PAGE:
Description

    BACKGROUND
  • A standard printed circuit board (PCB) may contain a matrix of configurable functional logic blocks surrounded by a periphery of input/output (I/O) blocks. Electrical signals may be routed between the functional logic blocks and the I/O blocks via interconnect traces and wiring. In many PCB fabrication techniques, it is commonplace to reuse the functional logic blocks across various PCB designs. In particular, an unchanged functional logic block may be reused in varied PCB design configurations.
  • BRIEF DESCRIPTION OF THE DRAWINGS
  • Certain examples are described in the following detained description and in reference to the drawings, in which:
  • FIG. 1A is a block diagram of an example of a computer system to design a printed circuit board (PCB);
  • FIG. 1B is a simplified block diagram of the example of the computer system to design the PCB;
  • FIG. 2 is an example of a screen shot of a design interface for a PCB design, including a functional region circuit selector;
  • FIG. 3 is an example of another screen shot of a design interface for a PCB design, to enable the selection of a processor circuit design;
  • FIG. 4 is an example of a screen shot of a design interface for a PCB design, to enable a selection of a memory circuit design;
  • FIG. 5 is an example of a screen shot of a design interface for a PCB design, to enable the selection of an input/output (I/O) circuit design;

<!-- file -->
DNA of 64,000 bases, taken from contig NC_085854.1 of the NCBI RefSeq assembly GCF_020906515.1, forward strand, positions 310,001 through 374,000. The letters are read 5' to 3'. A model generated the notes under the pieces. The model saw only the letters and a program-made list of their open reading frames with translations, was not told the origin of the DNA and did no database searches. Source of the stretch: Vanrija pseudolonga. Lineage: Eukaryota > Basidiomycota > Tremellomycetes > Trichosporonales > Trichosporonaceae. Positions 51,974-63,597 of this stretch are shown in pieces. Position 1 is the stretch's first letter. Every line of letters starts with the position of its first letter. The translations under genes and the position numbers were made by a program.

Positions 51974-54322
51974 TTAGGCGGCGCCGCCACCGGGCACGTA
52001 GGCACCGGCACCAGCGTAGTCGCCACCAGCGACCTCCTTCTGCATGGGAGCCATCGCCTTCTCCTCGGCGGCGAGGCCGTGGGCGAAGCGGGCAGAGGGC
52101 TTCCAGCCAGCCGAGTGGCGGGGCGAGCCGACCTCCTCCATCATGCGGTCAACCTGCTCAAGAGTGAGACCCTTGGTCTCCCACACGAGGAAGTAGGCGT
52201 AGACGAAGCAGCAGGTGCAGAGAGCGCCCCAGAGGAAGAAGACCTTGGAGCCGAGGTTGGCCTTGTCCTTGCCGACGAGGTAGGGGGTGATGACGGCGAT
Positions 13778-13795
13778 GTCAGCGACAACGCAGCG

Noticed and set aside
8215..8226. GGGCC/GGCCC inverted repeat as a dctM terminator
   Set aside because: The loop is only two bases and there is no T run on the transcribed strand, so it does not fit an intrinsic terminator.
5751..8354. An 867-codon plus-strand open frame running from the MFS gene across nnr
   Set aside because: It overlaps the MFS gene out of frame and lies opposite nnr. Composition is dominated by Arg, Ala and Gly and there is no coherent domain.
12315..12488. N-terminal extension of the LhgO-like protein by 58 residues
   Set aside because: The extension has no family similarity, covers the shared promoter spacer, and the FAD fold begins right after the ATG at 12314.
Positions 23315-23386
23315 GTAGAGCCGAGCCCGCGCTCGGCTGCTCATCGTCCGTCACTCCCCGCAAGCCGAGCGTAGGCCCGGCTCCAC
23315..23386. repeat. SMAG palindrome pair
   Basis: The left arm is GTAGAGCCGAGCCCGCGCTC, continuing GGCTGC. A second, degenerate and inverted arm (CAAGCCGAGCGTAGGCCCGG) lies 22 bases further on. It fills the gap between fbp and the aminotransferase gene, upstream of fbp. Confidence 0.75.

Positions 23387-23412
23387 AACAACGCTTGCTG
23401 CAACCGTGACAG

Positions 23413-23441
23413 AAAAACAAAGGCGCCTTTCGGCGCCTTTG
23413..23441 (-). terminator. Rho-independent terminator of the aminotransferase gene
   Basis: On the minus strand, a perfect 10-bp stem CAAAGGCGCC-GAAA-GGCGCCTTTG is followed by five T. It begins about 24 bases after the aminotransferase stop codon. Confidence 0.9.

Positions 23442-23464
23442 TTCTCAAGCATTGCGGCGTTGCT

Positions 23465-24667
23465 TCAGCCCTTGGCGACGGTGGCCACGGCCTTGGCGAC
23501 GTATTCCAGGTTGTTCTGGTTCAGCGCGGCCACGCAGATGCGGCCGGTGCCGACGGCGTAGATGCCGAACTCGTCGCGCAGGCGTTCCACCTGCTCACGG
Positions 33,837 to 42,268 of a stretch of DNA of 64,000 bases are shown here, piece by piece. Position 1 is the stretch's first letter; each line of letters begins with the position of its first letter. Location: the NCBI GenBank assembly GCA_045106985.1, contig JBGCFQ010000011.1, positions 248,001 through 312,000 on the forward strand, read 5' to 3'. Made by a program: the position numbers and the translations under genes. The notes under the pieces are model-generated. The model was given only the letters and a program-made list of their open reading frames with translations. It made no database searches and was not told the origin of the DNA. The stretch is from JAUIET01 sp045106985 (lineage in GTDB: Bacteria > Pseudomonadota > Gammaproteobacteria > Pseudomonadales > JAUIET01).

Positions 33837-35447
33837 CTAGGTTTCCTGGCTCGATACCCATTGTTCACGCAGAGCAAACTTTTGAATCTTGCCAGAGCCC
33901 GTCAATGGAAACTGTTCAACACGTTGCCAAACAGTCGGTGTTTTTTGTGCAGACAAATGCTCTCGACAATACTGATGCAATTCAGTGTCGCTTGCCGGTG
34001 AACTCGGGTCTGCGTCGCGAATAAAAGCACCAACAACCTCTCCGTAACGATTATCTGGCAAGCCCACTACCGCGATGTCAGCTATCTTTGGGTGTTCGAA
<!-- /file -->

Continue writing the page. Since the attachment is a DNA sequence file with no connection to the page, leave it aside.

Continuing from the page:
• FIG. 6 is an example of a customized PCB, after populating functional regions; and
  • FIG. 7 is a block diagram of a method for designing a customized PCB.
  • DETAILED DESCRIPTION
  • The reuse of printed circuit board (PCB) designs may preserve the logical circuit representations of an initial PCB design, for example, for the fabrication of other PCBs. However, current techniques for reusing PCB designs do not provide flexible changes to the logical circuit representations. As a result, the initial PCB design merely allows the designer to reuse, and not replace, a logical block (e.g., memory logical block, processor logical block, I/O logical block), since changes to the logical block may not be feasible.
  • Examples described herein describe a method of designing a PCB including defining a functional region where circuit traces may be mapped to predetermined locations at the edge of the functional region. The method may allow a designer to select and paste a particular regional circuit design into the functional region to create a PCB design. Using the same PCB design, varied regional circuit designs, for example, different types of memory, processors, and input/output blocks, may be pasted into the functional region to create other PCB designs. The bit, or circuit traces, mapped at the edges of the functional region will remain substantially the same for each logical block design. Thus, the positions of the circuit traces for equivalent bit numbers may have the same position for each type of memory logical block, processor logical block, I/O logical block, and the like. This mapping allows for efficient generation of new PCBs to be created from an initial PCB design, by substituting alternate logical blocks.
  • FIG. 1A is a block diagram of an example of a computer system 100 to design a PCB. The computing system 100 may include, for example, a server computer, a mobile phone, laptop computer, desktop computer, or tablet computer, among others. The computing system 100 may include a processor 102 that is adapted to execute stored instructions. The processor 102 can be a single core processor, a multi--core processor, a computing cluster, or any number of other appropriate configurations.